It’s probably a pie-in-the-sky notion, given the toxic political atmosphere in Washington, but last week’s ruling by the U.S. Supreme Court allowing the Trump administration’s asylum limits to take effect should be a wake-up call to politicians who so far have shown no real interest in a compromise to address illegal immigration.
The court’s ruling, with only two dissenters, allows the U.S. to begin denying asylum requests from migrants at the southern border who have traveled through Mexico or another country without seeking protection there. The decision overturned a lower court’s blocking of the rule, while the case winds its way through the court system.
And it means people from Central America, South America, Africa and elsewhere who have migrated through Mexico fleeing persecution in their native countries can no longer show up and make their first asylum claim in the United States. That makes a certain amount of sense. The doctrine of asylum permits people to flee dangerous situations at home, but it doesn’t necessarily allow them to pick where they want to go simply because economic opportunities are better there.
We don’t know what the final legal determination will be. That could take a year or two. But why wait? Ultimately, it’s the job of Congress and the president to get the country a fair immigration system that works for immigrants and our nation.
Some of the fixes are obvious and long overdue. For example, there is simply no good reason not to address the issue of DACA (Deferred Action for Childhood Arrivals) and give those who qualify under it legal status. Now.
There is no good reason for Congress to refuse funding a border wall in places where it makes sense. Democrats supported border barriers in the past when they voted for the Secure Fence Act.
Make the E-Verify system, which allows enrolled employers to confirm the eligibility of their employees to work in the U.S., accurate and mandatory.
Agriculture Secretary Sonny Perdue was in Albuquerque last week and talked about one avenue that could convey legal status on hundreds of thousands of immigrants through a guest worker program – a plan that would help industry and immigrants alike, and prevent incidents like the raid by ICE agents who recently took nearly 700 undocumented immigrants into custody at a Mississippi poultry processing plant.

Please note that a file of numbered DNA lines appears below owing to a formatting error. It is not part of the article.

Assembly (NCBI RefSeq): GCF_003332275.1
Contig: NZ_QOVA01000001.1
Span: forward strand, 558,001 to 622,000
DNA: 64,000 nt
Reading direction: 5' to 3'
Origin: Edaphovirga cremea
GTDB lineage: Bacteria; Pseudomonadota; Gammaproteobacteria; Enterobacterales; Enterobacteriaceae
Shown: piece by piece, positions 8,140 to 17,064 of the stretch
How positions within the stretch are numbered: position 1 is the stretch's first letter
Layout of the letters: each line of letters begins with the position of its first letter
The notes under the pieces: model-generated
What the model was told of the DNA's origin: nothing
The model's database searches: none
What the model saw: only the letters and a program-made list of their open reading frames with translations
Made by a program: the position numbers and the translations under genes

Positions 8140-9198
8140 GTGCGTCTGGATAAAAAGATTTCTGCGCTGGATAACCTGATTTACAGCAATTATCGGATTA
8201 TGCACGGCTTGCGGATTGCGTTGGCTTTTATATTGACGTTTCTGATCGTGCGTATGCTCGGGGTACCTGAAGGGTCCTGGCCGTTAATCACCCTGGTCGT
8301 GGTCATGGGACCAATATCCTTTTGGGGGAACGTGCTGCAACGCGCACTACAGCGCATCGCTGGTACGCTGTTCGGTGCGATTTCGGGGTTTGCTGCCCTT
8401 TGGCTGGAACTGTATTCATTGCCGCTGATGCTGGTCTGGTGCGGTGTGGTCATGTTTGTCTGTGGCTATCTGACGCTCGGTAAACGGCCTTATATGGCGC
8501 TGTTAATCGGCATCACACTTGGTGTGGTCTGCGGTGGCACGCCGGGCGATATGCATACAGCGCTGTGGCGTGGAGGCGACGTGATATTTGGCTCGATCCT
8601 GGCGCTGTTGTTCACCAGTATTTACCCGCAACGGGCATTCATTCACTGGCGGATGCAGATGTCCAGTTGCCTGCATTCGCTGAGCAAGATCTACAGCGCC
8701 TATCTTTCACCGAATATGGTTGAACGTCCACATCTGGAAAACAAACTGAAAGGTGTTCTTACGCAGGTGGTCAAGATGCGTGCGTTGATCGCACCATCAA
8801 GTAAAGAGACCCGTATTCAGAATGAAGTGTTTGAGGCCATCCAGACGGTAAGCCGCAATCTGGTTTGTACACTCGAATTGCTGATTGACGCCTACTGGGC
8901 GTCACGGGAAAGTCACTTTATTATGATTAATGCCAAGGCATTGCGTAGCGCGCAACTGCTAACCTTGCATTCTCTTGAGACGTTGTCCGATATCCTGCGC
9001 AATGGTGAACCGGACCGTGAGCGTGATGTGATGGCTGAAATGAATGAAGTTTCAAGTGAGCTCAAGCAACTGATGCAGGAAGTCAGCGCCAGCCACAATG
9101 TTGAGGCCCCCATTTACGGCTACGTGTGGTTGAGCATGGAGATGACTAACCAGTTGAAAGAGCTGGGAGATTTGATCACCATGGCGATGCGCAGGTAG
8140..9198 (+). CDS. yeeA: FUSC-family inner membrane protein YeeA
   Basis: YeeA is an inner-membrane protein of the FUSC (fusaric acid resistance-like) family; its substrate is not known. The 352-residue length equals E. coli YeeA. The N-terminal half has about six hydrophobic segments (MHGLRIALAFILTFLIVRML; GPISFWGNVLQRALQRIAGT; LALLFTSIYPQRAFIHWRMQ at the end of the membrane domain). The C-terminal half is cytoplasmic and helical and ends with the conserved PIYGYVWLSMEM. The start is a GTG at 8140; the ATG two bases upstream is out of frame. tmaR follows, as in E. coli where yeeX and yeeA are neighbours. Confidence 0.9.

“Most of these folks involved in agriculture don’t have the desire to become a citizen. They just want to come here and support their families,” Perdue said. “That’s why we think a legal guest worker program can be part of the solution.”
And a worker legalization program doesn’t need to apply only to new immigrants. Many of the millions of undocumented people already living in the U.S. who don’t want citizenship should be given the opportunity to get work permits that would allow them to come out of the shadows, and move freely back and forth from the U.S. to their home countries.
The permits wouldn’t need to automatically foreclose the possibility of citizenship. They would just mean the permit holders would need to get in line with others who are seeking to apply through legal channels. You wouldn’t get to jump the line by crossing illegally, but you wouldn’t have to live in fear of authorities or criminals who know you won’t call the cops, either.
The U.S. needs a real border, and we have long had liberal, legal immigration. But the notion that if you can get here – somehow, some way – you are entitled to stay makes both the concepts of a border and legal immigration meaningless.
Poll after poll nationally puts immigration at or near the top of the list of issues that are of most concern to Americans. And most people don’t want an open border any more than they want children separated from parents in the manner the Trump administration has done.
It’s way past time for our elected leaders to make a sensible deal here that improves the system dramatically for millions and addresses the humanitarian crisis on our southern border. Perhaps last week’s Supreme Court ruling will provide the impetus needed for politicians to put political posturing aside and find a solution.
Voters should put pressure on their elected representatives to make that happen.
This editorial first appeared in the Albuquerque Journal. It was written by members of the editorial board and is unsigned as it represents the opinion of the newspaper rather than the writers.